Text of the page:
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STEEL SLIDES, INC. v. WALTER KIDDE & CO.

UNITED STATES DISTRICT COURT FOR THE SOUTHERN DISTRICT OF NEW YORK


December 18, 1970

Steel Slides, Inc., Plaintiff
v.
Walter Kidde & Co., Inc., Columbian Bronze Corp. and Leo Edelson, Defendant.

Mansfield, D. J.

The opinion of the court was delivered by: MANSFIELD

MANSFIELD, D. J..

In this suit by a manufacturer of steel table slides against its competitor (Columbian Bronze Corporation), the competitor's parent (Kidde & Co., Inc.) and Edelson, a former officer of plaintiff, who is now employed by Columbian, the complaint alleges a conspiracy on the part of defendants to injure plaintiff's trade, business and competition by selling steel slides below the cost of manufacturing and selling the same, causing plaintiff to lose important customers and suffer loss and damage. Injunctive relief and damages are sought. For the reasons stated below defendants' motion to dismiss for lack of jurisdiction is granted.

 Although the complaint fails to allege any basis for our assuming jurisdiction, plaintiff's opposition memorandum urges two jurisdictional grounds. The first is that diversity of citizenship exists because plaintiff is a New York corporation and one of the three defendants, Kidde & Co., Inc., is a Delaware corporation. The dispositive answer is that there must be complete diversity between the parties. The common citizenship of one defendant with the plaintiff is fatal to our jurisdiction. Shainwald v. Lewis, 108 U.S. 158, 27 L. Ed. 691, 2 S. Ct. 385 (1883); Hancock v. Holbrook, 112 U.S. 229, 28 L. Ed. 714, 5 S. Ct. 115 (1884); John Birch Society v. National Broadcasting Companies, 377 F.2d 194 (2d Cir. 1967); Carpenter v. Carden, 294 Fed. 515 (2d Cir. 1923). Since Columbian is a New York corporation and Edelson resides in New York, we lack diversity jurisdiction.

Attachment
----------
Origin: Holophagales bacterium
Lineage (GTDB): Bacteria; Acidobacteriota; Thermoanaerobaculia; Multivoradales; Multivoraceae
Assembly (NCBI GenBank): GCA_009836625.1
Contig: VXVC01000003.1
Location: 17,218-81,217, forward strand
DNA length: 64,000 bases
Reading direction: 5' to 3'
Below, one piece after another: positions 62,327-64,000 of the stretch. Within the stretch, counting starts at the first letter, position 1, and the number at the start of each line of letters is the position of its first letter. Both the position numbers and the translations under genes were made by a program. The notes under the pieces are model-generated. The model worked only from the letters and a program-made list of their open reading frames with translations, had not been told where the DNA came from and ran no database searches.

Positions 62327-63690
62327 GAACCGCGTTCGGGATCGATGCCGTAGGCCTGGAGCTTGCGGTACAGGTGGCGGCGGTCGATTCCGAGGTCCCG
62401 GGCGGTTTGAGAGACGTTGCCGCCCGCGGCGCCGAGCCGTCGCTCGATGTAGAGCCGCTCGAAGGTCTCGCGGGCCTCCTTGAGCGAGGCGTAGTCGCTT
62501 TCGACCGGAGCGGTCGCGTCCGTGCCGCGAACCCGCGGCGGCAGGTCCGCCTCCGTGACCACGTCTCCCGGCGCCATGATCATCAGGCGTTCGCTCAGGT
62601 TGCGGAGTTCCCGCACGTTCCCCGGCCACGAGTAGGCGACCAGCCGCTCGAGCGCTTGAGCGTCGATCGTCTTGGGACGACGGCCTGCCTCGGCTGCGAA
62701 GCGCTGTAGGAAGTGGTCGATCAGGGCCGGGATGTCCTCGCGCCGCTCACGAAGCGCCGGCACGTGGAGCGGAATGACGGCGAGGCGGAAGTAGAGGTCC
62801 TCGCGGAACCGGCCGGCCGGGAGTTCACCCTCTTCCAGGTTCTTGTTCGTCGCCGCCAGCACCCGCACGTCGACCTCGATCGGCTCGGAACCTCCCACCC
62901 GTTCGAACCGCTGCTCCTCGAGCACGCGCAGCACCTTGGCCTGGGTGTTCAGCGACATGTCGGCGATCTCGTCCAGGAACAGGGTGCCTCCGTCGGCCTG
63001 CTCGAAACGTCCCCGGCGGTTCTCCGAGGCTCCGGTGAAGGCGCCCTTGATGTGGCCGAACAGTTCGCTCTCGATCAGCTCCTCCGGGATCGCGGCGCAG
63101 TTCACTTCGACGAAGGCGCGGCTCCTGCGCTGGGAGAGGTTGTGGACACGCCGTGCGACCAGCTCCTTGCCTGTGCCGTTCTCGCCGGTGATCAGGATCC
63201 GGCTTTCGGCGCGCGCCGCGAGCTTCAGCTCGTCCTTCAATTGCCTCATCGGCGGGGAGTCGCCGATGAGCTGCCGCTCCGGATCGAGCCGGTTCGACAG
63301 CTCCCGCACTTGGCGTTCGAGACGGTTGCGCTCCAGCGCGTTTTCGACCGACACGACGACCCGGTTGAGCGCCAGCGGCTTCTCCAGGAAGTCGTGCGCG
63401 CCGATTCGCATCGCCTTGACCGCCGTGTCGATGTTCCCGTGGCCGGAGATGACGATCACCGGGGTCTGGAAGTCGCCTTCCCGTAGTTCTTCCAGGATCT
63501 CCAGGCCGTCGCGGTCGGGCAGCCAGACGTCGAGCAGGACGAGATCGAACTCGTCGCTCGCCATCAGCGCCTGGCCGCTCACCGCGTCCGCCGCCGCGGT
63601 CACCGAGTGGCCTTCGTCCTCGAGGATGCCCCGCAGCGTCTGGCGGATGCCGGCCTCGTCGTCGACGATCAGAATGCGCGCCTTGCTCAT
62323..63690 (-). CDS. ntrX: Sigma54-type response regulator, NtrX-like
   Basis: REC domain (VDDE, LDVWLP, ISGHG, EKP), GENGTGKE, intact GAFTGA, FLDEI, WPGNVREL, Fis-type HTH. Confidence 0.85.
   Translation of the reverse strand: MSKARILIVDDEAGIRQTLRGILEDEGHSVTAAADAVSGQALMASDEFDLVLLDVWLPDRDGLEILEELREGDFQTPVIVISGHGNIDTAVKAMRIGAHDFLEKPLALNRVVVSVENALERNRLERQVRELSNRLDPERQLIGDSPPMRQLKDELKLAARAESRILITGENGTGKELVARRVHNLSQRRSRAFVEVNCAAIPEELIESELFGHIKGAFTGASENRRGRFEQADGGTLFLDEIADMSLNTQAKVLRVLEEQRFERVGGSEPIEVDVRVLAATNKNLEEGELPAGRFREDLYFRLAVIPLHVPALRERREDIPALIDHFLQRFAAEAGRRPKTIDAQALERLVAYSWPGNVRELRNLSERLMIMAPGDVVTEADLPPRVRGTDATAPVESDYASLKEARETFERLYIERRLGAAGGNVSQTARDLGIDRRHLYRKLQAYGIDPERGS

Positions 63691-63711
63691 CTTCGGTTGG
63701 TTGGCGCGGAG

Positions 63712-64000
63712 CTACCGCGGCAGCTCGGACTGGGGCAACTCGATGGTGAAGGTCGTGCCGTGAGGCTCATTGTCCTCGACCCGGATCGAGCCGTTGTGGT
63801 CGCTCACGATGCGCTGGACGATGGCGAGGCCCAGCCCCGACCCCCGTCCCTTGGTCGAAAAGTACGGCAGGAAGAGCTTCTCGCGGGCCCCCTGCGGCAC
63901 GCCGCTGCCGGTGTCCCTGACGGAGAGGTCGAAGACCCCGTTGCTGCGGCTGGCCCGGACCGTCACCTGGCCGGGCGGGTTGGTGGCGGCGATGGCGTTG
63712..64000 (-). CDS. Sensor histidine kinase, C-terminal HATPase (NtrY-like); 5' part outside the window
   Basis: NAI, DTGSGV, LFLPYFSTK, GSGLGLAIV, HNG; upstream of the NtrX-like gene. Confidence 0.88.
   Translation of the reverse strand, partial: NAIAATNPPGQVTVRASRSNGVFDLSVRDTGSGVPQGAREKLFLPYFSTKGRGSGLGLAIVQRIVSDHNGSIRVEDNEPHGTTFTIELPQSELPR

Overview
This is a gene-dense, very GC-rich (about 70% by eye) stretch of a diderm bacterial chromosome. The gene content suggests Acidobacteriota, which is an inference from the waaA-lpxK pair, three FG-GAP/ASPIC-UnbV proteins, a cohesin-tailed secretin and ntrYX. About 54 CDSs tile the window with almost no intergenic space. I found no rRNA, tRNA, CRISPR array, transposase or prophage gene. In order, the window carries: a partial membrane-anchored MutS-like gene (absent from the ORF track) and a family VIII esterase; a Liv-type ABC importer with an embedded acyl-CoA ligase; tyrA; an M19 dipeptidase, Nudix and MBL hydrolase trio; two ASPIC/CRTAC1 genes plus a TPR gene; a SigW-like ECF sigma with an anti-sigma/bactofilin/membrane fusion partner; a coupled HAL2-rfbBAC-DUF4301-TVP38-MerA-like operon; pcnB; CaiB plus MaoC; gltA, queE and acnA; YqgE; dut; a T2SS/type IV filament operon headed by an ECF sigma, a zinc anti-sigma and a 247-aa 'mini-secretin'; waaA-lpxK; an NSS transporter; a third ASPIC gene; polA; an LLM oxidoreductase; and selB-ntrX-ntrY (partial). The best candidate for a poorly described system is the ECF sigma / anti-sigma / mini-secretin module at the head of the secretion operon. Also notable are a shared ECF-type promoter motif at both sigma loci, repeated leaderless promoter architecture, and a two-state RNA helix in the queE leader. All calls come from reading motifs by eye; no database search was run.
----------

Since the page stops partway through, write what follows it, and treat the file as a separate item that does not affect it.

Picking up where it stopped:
The second ground urged by plaintiff is that since the complaint alleges sales at unreasonably low prices in violation of § 3 of the Robinson-Patman Act, 15 U.S.C. § 13a, *fn1" we have jurisdiction of the action as one arising under an act of Congress regulating commerce or protecting trade and commerce against restraints and monopolies, 28 U.S.C. § 1337. Section 3 of the Robinson-Patman Act, however, is limited to penal sanctions and does not permit a private action to be maintained for sales at unreasonably low prices to destroy or eliminate a competitor. Nashville Milk Co. v. Carnation Co., 355 U.S. 373, 2 L. Ed. 2d 340, 78 S. Ct. 352 (1958); Safeway Stores, Inc. v. Vance, 355 U.S. 389, 2 L. Ed. 2d 350, 78 S. Ct. 358 (1958); Gold Fuel Service, Inc. v. Esso Standard Oil Company, 306 F.2d 61, 62 (3d Cir. 1962). United States v. National Dairy Products Corp., 372 U.S. 29, 9 L. Ed. 2d 561, 83 S. Ct. 594 (1963), relied upon by plaintiff, was a criminal prosecution by the Government, not a private civil suit.

 Since no other basis of jurisdiction is alleged or urged, defendants' motion is granted, and the complaint is dismissed for lack of jurisdiction.

 It is so ordered.


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